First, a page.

Fujitsu has announced a plan to help bring next-generation broadband to five million rural homes around Britain in collaboration with TalkTalk, Virgin Media and Cisco.
Seen as an alternative to BT Openreach, the collaboration and subsequent Fujitsu build of a new superfast, fibre optic broadband network provides an opportunity for any community or local authority looking to access a proportion of the £530 million earmarked by the UK Government to help drive investment in superfast broadband in rural communities. Virgin Media and TalkTalk have indicated they intend to access wholesale products via this network in order to retail next generation services to customers in remote parts of the UK. In the vast majority of areas, Fujitsu plan to run fibre optic cabling directly to the home (FTTH), rather than to the local street cabinet. As a result, the Fujitsu network will be capable of speeds of 1Gbps (both upstream and downstream) from day one with potential to go to 10Gbps and beyond – thus future-proofing the initiative.
Fujitsu believe that deployment across a wide range of underground and overhead infrastructure means that the network architecture will be entirely independent of existing street cabinets. This model enables public investment to be targeted in areas where broadband provision is poorest. “I am delighted that Fujitsu along with Virgin Media, TalkTalk and Cisco share the Government's vision. The collaboration between these companies was exactly the sort of ambition and innovation the Government wanted to stimulate by removing barriers to broadband rollout,” Communications Minister Ed Vaizey said.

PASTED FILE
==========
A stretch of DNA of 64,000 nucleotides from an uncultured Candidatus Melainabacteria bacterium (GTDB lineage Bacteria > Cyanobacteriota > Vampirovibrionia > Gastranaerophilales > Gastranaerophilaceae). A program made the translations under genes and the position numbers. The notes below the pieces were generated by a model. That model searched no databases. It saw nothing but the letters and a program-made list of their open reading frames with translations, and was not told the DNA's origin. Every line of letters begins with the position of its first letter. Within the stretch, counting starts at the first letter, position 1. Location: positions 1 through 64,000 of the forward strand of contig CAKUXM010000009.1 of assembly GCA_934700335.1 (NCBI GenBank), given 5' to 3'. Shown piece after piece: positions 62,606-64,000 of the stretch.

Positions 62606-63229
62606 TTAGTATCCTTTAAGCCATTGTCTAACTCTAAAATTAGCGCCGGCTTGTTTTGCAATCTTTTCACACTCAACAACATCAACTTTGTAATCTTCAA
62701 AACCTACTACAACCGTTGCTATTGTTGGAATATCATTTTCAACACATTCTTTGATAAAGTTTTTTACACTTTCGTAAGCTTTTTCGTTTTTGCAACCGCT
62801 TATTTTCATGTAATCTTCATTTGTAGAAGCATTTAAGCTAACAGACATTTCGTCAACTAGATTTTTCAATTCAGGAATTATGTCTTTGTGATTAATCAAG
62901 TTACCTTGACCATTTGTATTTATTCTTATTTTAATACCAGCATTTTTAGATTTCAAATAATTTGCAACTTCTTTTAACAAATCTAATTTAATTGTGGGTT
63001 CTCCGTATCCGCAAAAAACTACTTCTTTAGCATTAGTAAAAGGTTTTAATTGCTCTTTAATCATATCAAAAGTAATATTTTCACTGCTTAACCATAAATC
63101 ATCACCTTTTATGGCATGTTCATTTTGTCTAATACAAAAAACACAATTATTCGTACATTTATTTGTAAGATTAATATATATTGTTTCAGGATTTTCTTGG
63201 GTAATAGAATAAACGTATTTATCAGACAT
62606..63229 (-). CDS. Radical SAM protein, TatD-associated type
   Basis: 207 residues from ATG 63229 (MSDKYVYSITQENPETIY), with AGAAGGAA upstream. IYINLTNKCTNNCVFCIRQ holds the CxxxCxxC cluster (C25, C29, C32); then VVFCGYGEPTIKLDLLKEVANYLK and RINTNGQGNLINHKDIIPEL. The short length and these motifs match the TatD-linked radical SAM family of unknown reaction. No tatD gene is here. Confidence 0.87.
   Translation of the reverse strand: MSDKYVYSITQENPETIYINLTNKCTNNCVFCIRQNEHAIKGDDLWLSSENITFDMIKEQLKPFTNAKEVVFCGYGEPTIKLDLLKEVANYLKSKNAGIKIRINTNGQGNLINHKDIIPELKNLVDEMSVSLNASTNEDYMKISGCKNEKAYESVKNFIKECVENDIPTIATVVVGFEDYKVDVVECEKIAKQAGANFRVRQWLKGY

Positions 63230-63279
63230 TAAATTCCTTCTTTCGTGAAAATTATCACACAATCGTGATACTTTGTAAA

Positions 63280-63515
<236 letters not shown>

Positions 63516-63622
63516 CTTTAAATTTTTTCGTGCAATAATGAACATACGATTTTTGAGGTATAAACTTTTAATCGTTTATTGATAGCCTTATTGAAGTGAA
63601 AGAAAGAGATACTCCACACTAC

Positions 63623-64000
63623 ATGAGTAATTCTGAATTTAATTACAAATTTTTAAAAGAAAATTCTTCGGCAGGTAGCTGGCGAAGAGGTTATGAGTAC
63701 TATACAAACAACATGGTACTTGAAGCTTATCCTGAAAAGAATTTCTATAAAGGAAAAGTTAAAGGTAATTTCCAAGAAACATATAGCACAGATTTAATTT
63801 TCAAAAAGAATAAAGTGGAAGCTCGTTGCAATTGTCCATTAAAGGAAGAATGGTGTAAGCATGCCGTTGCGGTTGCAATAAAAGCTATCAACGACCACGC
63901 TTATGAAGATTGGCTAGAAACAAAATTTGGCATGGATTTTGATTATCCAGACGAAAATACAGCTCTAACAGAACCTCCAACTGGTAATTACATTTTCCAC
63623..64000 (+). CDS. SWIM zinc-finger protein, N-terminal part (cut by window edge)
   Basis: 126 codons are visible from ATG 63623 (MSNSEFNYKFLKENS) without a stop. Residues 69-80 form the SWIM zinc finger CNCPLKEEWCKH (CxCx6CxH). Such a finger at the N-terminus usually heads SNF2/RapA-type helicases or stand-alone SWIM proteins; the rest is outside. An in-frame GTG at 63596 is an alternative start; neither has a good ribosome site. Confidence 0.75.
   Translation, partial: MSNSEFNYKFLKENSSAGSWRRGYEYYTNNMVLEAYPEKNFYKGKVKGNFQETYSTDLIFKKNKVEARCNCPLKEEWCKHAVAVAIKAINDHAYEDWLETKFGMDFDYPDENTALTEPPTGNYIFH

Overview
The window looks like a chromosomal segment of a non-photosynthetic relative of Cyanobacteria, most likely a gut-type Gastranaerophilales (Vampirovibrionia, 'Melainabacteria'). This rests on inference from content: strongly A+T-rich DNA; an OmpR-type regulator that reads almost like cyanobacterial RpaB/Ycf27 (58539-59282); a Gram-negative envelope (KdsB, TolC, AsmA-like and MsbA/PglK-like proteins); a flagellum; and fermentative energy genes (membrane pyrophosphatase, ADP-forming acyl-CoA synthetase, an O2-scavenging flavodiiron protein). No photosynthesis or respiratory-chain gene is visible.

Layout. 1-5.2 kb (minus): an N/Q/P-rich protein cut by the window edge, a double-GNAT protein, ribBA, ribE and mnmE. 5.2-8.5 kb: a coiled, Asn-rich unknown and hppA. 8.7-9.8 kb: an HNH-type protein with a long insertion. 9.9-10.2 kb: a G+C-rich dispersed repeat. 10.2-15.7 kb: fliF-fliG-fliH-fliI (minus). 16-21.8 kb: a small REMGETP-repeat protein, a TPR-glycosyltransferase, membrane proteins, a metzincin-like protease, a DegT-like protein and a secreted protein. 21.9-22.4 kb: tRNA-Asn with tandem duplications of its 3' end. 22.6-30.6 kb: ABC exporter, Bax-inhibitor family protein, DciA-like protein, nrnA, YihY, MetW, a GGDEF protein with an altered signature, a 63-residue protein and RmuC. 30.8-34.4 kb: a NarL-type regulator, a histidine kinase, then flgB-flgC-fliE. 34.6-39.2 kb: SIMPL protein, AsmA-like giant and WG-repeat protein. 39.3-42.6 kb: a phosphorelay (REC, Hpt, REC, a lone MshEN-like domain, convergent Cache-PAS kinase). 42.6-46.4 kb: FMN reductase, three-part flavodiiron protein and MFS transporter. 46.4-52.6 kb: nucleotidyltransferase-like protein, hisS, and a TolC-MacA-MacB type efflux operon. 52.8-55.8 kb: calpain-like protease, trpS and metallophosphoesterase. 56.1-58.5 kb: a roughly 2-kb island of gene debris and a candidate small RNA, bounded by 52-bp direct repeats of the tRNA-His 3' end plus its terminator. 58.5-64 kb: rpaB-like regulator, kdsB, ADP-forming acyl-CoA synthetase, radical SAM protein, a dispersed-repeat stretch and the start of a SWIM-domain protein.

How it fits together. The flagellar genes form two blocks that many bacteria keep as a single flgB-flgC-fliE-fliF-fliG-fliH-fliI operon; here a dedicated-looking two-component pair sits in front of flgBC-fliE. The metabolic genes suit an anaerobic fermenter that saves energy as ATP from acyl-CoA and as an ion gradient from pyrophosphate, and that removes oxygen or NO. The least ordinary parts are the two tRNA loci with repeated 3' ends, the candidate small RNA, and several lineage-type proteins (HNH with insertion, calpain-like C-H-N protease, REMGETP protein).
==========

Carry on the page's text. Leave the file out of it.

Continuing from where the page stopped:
BT is currently really only deploying fibre to cabinets (FTTC), which can only currently offer speeds of around 40Mbps but this could be increased to 60Mbps in the future, but will still become obsolete sooner rather than later. That’s why this future-proofed FTTH initiative from Fujitsu and its partners is to be welcomed – particularly by those in rural areas.